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Important points:

Health care practices CAN have major effect


on breastfeeding (BF)

Poor practices interfere with BF & contribute


to the spread of artificial feeding

Good practices support BF


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Health care practices


After completing this session participants
will be able to:
list the Ten Steps to Successful Breastfeeding
describe the health care practices summarized
by ‘The Ten Steps to Successful Breastfeeding’
explain why the Baby-friendly Hospital Initiative
(BFHI) is important in areas with a high HIV
prevalence
Important points:

1989, WHO and UNICEF issued a Joint Statement


called

Protecting, Promoting and Supporting


Breastfeeding: The special role of
Maternity Services.

This describes how maternity facilities can


support breastfeeding
Important points:

The “10 Steps to Successful


Breastfeeding” is the summary of the
main recommendation of the Joint
Statement.

They are the basis for the “Baby


Friendly Hospital Initiative (BFHI)”
launched in1991 by WHO and UNICEF
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Step one
Have a written breastfeeding policy that
is routinely communicated to all health
staff
Written policy which addresses the 10
steps
Visibly posted in:
maternity ward
all infant care areas
( well baby / sick baby )
antenatal care services
Language / dialect commonly used

Disseminated to all
Should PROHIBIT
 promotion of BM substitutes / teats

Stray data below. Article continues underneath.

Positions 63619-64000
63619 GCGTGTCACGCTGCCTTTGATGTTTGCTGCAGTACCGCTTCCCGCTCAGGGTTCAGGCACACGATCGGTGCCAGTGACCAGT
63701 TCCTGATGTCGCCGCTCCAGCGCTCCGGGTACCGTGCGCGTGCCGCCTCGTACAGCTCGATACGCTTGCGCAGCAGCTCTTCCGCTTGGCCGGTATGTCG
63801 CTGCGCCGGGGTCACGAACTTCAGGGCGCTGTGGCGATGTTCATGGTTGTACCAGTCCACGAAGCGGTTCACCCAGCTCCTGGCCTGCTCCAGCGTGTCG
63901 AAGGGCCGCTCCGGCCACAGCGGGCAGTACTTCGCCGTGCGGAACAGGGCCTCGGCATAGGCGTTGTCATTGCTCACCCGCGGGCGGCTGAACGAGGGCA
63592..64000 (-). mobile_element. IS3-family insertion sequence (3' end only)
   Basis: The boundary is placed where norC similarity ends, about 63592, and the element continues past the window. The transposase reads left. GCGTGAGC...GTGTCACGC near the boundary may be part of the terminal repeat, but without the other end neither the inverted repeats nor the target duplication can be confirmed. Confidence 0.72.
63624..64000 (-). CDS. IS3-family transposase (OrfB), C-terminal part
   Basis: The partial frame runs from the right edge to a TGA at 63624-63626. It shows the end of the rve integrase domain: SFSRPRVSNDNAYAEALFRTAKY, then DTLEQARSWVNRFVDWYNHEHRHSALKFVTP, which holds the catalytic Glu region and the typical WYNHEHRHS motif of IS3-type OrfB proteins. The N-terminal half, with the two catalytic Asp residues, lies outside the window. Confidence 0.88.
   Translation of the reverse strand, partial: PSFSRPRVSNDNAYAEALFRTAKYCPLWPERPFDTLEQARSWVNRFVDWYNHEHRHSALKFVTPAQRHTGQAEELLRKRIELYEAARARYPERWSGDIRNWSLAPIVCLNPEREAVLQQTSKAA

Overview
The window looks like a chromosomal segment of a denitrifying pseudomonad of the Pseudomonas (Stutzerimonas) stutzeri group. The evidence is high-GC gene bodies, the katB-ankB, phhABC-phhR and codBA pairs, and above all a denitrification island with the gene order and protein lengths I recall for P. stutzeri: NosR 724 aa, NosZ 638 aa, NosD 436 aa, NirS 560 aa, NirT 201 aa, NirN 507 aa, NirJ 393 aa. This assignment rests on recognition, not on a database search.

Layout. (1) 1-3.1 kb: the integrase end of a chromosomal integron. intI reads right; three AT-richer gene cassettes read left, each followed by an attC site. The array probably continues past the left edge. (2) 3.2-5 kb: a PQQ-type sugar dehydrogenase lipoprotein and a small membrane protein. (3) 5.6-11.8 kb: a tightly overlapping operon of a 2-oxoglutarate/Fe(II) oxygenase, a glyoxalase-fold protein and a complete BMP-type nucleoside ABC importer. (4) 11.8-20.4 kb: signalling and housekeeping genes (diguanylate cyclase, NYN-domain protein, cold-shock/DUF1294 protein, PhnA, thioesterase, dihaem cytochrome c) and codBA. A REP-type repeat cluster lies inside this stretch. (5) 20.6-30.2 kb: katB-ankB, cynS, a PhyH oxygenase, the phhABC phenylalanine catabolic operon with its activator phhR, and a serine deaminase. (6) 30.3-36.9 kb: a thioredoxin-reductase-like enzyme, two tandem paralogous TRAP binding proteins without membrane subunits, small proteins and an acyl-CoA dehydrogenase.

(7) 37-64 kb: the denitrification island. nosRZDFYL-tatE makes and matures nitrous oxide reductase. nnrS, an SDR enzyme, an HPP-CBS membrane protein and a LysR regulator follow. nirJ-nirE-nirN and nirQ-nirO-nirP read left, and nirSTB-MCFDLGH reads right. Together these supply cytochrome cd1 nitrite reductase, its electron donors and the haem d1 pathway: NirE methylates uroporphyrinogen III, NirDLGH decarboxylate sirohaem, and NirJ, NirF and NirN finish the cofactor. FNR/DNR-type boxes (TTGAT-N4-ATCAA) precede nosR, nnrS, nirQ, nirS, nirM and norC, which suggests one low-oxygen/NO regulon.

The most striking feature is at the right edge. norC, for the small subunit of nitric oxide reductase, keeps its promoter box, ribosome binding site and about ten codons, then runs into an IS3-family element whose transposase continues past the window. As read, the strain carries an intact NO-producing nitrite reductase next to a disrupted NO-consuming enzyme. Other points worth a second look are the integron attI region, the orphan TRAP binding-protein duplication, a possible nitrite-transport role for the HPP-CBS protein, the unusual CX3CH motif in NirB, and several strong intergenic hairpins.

/pacifiers
 distribution of gift packs

Mechanism for evaluating effectiveness of


the policy

2006
25/3

Step two
Train all health care staff in skills
necessary to implement this policy
2 - Train all health care staff in skills necessary to implement this policy

All staff ( involved with mother and baby )


received orientation on BF policy
Trained on 20 hours w/ 3 hours clinical
experience
includes the 10 steps & EO 51
of non-clinical staff (given their roles) to
support
Step 2 Train all health care staff in skills necessary to implement this policy.

New employees - orientation & training


w/in 6 months

Available copy of the curricula or course


outline
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Step three
Inform all 25/525/5

pregnant
women about
the benefits and
management of
breastfeeding
3 -Inform all pregnant women about the benefits and management of breastfeeding

Breastfeeding
counseling to
most pregnant
women at
antenatal
service
Step 3 - Inform all pregnant women about the benefits and
management of breastfeeding.

written antenatal education:


importance of exclusive
breastfeeding for 6 months
benefits of breastfeeding
basic breastfeeding
management
(attachment / positioning )
Discuss mother’s questions
(Group / individual
discussion)
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Step four

Help mothers initiate breastfeeding


within the first hour of birth
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Both naked – skin to skin
Place baby between the breast
At the level of the nipple
Cover mother and baby with the same
blanket
4 - Help mothers initiate breastfeeding within the first hour of birth

Let baby suckle when he


shows that he is ready

Normally alert &


responsive in the first 1-2
hours after birth

Try to delay non urgent


medical routines for at
least an hour
Step 4 - Help mothers initiate
breastfeeding within an hour after birth.
Q – What medical routines occur in health
facility which could interrupt early contact
between mother and her baby ?

If the 1st feed is delayed for longer than an hour,


BF is LESS likely to be successful.
What about for HIV positive mothers , can
you do skin to skin contact at birth ?

Encourage her to hold and cuddle and


have physical contact with her baby

Help her feel close and affectionate


towards her baby